# Deviation from equipartition theorem in small system

Hi everyone！
I’m trying to simulate a small system with two particles interacting by harmonic potential of a spring, and use the NVT intergrator for the simulation. And the version of Lammps is 20 Nov. 2019.
However, as I processed my data, I found that the potential energy of this system disagree with what epuipartition theorem told us it should be(i.e. 3kT/2), instead its value slightly deviates from 3kT/2.
Is this because the system is too small?

Here are some results :
1.the energy distribution for a system above with kT=120,dt=0.005,tau=0.5.the dashlines are the average values of kinetic(yellow) and potential(cyan) energy.

2.then I change the temperature and calculate their average potential energy

and my .in file and .data file are as follows:
1.in file

``````#1.Initialize
clear
units lj
atom_style molecular

boundary f f f

#2. potential
bond_style harmonic
bond_coeff 1 0.5 1.0

#4. data
thermo 100
thermo_style custom step temp ke ebond etotal
thermo_modify norm no

#5.run
timestep 0.005
fix 10 all nvt temp 120.0 120.0 0.5

run 10000000

``````
1. data file
``````LAMMPS data file for couple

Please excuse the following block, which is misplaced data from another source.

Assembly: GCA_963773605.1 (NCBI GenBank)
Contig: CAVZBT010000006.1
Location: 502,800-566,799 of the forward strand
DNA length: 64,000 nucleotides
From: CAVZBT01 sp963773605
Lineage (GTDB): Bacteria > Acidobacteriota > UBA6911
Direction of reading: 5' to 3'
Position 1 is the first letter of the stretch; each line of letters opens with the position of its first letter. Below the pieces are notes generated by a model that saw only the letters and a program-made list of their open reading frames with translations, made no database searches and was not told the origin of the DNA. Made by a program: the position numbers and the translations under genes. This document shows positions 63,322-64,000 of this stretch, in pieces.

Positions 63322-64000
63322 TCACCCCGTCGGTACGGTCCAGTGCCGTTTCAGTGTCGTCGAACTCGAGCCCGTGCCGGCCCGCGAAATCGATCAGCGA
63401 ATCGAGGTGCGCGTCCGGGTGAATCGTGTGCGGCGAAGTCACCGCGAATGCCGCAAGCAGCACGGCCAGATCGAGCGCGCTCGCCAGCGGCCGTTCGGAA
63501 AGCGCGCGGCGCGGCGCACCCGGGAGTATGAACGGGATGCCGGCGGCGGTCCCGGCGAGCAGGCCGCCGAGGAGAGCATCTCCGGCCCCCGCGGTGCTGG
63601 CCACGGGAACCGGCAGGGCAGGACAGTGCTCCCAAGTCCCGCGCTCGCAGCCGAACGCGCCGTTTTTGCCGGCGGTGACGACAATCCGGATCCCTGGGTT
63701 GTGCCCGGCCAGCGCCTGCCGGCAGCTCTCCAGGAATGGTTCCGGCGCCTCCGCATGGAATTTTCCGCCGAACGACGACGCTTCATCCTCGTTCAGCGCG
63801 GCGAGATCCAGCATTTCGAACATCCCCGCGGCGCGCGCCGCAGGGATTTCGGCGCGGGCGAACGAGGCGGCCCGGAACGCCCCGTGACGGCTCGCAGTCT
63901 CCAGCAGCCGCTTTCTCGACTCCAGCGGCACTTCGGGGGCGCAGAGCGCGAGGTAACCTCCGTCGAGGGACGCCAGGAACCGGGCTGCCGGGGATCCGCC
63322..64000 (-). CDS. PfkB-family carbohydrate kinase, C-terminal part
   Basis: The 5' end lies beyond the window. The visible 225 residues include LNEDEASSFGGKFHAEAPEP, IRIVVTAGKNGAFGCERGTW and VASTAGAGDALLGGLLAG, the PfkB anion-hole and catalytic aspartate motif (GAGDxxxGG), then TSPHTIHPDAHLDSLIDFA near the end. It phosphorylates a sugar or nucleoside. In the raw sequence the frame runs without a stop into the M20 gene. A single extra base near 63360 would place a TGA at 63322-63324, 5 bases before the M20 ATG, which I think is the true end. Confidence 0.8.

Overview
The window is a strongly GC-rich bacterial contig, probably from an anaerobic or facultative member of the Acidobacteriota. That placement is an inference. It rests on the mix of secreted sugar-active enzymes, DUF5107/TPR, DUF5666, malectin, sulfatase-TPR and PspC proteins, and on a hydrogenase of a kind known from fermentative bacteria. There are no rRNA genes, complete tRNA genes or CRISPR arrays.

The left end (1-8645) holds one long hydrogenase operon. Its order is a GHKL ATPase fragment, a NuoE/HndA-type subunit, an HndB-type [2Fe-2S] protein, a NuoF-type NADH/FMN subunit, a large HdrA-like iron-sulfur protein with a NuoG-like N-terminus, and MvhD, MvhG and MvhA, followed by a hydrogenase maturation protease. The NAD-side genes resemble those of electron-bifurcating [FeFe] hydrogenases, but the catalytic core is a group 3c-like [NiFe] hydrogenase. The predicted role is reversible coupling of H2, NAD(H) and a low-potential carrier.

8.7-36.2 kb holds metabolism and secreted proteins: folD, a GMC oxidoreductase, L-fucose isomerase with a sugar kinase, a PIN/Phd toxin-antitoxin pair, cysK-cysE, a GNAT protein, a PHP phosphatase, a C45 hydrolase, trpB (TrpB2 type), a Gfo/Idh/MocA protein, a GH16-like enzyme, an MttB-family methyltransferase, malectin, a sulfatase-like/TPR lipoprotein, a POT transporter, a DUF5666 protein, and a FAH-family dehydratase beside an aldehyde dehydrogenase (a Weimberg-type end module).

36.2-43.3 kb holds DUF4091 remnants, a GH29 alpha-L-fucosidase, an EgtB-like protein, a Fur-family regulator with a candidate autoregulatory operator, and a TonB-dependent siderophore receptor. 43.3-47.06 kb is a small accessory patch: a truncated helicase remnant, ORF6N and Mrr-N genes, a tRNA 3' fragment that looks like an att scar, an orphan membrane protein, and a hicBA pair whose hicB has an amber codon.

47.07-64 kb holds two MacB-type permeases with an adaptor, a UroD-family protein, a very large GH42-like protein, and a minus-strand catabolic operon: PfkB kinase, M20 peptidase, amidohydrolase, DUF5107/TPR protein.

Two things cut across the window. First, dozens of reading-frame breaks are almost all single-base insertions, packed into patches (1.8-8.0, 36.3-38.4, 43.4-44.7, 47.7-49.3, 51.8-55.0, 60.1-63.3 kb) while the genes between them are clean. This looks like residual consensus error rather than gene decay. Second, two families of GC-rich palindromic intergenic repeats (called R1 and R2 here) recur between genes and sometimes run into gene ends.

2 atoms
1 bonds

1 atom types
1 bond types

-5000.0  5000.0  xlo  xhi
-5000.0  5000.0  ylo  yhi
-5000.0  5000.0  zlo  zhi

Masses

1 1.0

Atoms

1    1    1    -0.014430    3.483336    5.619503
2   1   1    0.000000    0.000000    0.000000

Bonds

1   1   1    2

``````

Best regards,
Mark

Your simulation input deck does not allow for equilibration, i.e. you start with zero kinetic energy but there is no indication that you compute your averages only after the system has reached equilibrium. This would explain a bias toward a lower kinetic energy average.

Please also note that if you want to compare accuracy for runs with different temperature, you need to adjust the timestep and the Nose-Hoover coupling via the time constant (best by choosing the time constant as a multiple of the timestep) to have comparable accuracy in time integration and thermostat coupling (you want the Nose-Hoover thermostat only to couple weakly to your system).

Heartfelt Thanks to you， akohlmey!
I’ve figured it out, your reply makes a difference. This deviation of potential energy is because the the length of spring of harmonic potential is set to 1.0, rather than zero. when i set it to zero, all the diviation disappears.
But it still cofuses me that why the finite length of spring results in a coninuous deviation from Gibbs ditribution(instead of a discontinuous one ).Maybe you know the reason?
In addition, there’s a question left. The ‘fix nvt’ command in lammps followed by a keyword ‘Tdamp’ ,which is related to the Q, thermotat mass, in the referances, is there an equation shows the relation between Tdamp and Q?